“I’m of the opinion that I can bear the cost, but the fact is that it costs me between 70 and 100 euros to come to Sarajevo and go back and have one meal during my stay. Therefore, this amount doesn’t include any other costs,” Lazarevic points out.

Branko Maric, the president of the federation bar association, says this practice leads to a situation in which defense teams don’t have an equal footing at trials.

“If I don’t have any resources for the defense, if the court delays paying my expenses, and if it doesn’t want to contribute to the remuneration of any other expenses, how can the rights of the client be fully protected? It’s no longer an issue of the practice of law, but of equitable treatment of all defendants. If the state guarantees you the right to ex-officio defense, it shouldn’t just be on paper, the choice and the protection should actually be implemented,” Maric said.

Edina Hairlahovic, the spokesperson of the Cantonal Court of Bihac, agrees that attorneys representing defendants before the court wait a long time for their payments.

“The reason is simple – there are no resources. The court’s budget depends on the canton’s budget,” Hairlahovic explained.

Hairlahovic says expenses incurred by ex-officio defense attorneys are the highest in war crime cases.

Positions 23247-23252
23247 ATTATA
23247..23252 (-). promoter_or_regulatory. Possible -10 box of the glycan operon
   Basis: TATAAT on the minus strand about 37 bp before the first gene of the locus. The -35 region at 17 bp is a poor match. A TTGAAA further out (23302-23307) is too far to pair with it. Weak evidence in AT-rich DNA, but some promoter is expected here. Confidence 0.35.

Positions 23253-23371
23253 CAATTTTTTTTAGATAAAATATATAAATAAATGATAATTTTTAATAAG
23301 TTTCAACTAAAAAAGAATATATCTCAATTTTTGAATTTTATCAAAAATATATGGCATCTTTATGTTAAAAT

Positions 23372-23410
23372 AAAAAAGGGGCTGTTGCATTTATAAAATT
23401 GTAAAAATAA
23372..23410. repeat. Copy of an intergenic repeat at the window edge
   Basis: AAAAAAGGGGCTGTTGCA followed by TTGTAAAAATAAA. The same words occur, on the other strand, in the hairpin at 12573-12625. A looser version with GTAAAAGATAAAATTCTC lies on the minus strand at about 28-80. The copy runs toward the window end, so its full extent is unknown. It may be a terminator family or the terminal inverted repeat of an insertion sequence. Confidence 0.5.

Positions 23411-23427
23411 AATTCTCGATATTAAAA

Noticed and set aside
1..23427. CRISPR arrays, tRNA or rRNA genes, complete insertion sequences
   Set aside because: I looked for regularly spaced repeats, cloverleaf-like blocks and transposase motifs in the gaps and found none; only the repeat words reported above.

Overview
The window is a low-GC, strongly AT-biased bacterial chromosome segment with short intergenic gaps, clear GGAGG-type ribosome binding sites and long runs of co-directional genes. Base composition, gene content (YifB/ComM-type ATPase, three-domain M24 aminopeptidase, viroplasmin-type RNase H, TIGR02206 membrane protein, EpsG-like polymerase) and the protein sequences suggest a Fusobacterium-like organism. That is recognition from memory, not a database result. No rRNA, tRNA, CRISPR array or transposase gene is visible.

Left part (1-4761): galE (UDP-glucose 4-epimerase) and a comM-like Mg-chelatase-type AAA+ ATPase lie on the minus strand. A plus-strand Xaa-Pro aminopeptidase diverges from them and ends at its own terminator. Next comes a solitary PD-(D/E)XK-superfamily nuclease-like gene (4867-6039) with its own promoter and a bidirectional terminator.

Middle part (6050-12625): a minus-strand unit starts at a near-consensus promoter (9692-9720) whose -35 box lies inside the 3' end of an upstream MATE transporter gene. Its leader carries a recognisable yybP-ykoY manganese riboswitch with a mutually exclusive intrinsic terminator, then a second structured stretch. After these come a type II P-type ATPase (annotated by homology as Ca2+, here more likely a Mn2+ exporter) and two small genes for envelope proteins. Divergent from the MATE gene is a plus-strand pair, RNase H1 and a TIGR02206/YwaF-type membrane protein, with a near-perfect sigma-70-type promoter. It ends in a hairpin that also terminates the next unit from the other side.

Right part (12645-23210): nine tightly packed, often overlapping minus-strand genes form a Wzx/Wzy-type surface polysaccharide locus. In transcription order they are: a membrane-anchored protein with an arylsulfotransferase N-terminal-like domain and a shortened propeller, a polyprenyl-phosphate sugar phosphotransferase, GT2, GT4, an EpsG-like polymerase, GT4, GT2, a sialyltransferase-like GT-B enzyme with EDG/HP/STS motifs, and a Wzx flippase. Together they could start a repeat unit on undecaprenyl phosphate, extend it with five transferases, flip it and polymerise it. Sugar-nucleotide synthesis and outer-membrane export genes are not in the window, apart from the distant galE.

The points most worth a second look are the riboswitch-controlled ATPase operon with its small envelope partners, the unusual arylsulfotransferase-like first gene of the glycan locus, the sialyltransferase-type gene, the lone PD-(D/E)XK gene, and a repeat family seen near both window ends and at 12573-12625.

“For instance, a defense attorney in one case held before our court managed to get reimbursement for expenses amounting to approximately 40,000 KM. This relates to one case only. It is indicative of how big the total expenses are,” Hairlahovic said.

Statute of limitation on payments

The federation bar association claims that ex-officio defense attorneys are the last to be paid out of court budgets.

“If we’re talking about one budget which has to cover all that, they always find money to pay salaries to people directly associated with that budget, but we are always somewhere at the end of that chain. No money, delays…However, if someone wanted to do it properly, the things would be totally different,” federation bar association president Branko Maric says.

Attorneys say they may not receive some payments at all, due to a statute of limitations on compensation.

However, they are obliged to pay taxes to the state as soon as they receive approvals for remuneration from courts.

“I turn my car on, I travel to eastern Sarajevo, I represent someone. For what? For some money which I’m not even sure I’ll get. If the time specified in the statute of limitations passes, what can I do? If a court proposal for execution [of payment] was filed three years ago, the court can reject me and say the time specified in the statute of limitations has passed and it’s all over. We are totally unprotected,” attorney Dragoslav Peric says.

Fees paid to attorneys are determined by the state court, as well as tariffs set by the Bar Association of the Federation of Bosnia and Herzegovina and the Bar Association of Republika Srpska. Nevertheless, attorney fees are calculated differently by various courts.

For instance, the fee paid for one war crime hearing held before a cantonal court is 900 KM, while one appearance before the state court is 780 KM. When a hearing lasts longer than one day, the attorney gets 50 percent of that amount.

Although the fees paid for hearings at the state court are lower, attorneys say their payments are more predictable, which makes their work easier.

Selma Učanbarlić


This post is also available in: Bosnian (Bosnian)